The world's emerging markets have so far managed to weather the global liquidity crunch and Turkey has proven no exception. While the Turkish economy may feel greater pressure in the future, bankers are coolheaded about the potential risk when assessing local banking fundamentals.
"No Turkish banks or financial institutions had any direct exposure to subprime loans in the US," Aykut Demiray, deputy chief executive of Isbank, Turkey's local heavyweight, told OBG.
Turkey's first ever mortgage system has yet to take off, with interest rates for home loans still not low enough - below the 1% monthly threshold that is - to tempt would-be buyers. "As an emerging market, Turkey was not very badly hit by the situation," said Demiray.
Memories of Turkey's 2001 crisis, caused in no small part by a fragile banking sector with non-performing loans (NPLs), have little resemblance to the banking confidence of today. After years of consolidation, tight regulation and a strong dose of foreign competition, Turkey's banking sector is in lean form. "The average capital-adequacy ratio is around 20%," said Demiray. "Turkish banks are overcapitalised."
Turkey's bankers all agree that banks can still fund their business with ample liquidity from their deposit base. Insiders also say that loans in foreign currency constitute 25% of total loans, while foreign currency accounts for 37% of total deposits. In November, Yapi Kredi bank's CEO Tayfun Bayazit told OBG the risks of a further acceleration in the sub-prime fallout were limited.
While loans seekers complain about high banking interest rates, economists and bankers point to the buffering effect these rates have against global market volatility. "In Turkey we have a relatively high real interest rate and while this is not good in general (for growth), it has offered protection," said Isbank's Demiray. The banking industry's ultimate safety net also remains strong: as of the end of November, Turkey's central bank had $72.4bn in foreign exchange (FX) reserves.
The composition of personal investments also accounts for the level of local confidence. "Turkish locals have foreign currency denominated accounts worth around $80bn. They are willing to change their position when the time is right - to sell US dollars and buy Turkish lira," said Demiray.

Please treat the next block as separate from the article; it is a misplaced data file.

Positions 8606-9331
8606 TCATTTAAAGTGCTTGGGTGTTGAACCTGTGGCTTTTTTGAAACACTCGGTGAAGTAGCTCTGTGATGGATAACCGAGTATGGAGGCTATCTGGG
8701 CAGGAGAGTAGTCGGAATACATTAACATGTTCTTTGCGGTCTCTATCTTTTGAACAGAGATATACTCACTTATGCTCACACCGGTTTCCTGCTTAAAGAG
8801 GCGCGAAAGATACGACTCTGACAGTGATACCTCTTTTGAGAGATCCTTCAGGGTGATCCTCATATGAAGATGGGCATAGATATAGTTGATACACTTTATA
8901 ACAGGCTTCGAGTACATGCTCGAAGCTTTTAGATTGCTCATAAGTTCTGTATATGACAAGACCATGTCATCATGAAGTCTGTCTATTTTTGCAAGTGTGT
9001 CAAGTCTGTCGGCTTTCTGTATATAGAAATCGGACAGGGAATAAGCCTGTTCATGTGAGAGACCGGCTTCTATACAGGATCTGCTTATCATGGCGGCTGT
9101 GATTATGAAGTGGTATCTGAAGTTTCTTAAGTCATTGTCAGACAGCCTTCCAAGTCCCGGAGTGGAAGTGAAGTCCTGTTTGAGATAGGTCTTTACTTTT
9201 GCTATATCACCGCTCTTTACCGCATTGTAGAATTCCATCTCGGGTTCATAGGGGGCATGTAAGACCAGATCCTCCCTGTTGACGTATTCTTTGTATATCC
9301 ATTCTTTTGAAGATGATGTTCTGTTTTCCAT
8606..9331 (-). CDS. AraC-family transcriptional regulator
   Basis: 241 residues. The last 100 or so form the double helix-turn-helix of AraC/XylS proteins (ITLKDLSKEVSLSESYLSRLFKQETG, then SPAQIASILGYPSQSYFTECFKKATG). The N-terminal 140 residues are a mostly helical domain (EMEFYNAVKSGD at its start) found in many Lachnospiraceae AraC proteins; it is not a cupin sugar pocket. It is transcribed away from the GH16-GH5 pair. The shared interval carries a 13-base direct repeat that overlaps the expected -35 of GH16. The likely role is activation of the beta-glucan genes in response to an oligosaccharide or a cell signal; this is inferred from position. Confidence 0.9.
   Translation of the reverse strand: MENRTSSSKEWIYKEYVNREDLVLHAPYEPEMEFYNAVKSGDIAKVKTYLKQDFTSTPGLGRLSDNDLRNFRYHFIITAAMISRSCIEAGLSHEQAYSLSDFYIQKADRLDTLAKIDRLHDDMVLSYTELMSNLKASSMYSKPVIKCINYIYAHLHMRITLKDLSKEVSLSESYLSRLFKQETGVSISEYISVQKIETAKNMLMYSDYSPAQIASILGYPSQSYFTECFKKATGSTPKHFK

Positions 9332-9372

Nonetheless, Turkey's financial industry has felt the impact of the global liquidity crunch. Botan Berker, the general manager of Fitch Ratings for Turkey, pointed to the slowdown in banking credit expansion over the last few months. Whereas credit expansion registered at 100% for Turkish banks prior to the US's subprime woes and the consequent global liquidity squeeze, the pace has now slowed by over two thirds, hitting 30% today, according to Berker.
The implications of the slowdown are clear. "If Turkish entities - that is, banks and the corporate sector - are unable to rule over borrowings, this will adversely impact the domestic market," said central bank governor Durmus Yilmaz. "Plans will slow for credit expansion among Turkish banks. So too will interest rate deductions on the credit extended to consumers and the real sector. If the situation abroad goes from bad to worse, the credit conditions in Turkey will become tighter."
Turkey's real sector is particularly exposed, due to foreign borrowing. Deutsche Bank estimates that the non-financial sector has an open position, or exposure, of somewhere between $50bn to $60bn in Turkey.
While bankers and economists draw comfort from the strong fundamentals of Turkey's financial industry, uncertainty persists as to how much of a latent impact the US subprime crisis and global liquidity squeeze will have on markets around the world.
"The Turkish banking system seems to be strong, but no banking system can deal with a very big crisis," said Demiray. "The first wave did not hit Turkey badly in my opinion. But it is not easy to understand exactly what is going on. There are many interpretations and opinions."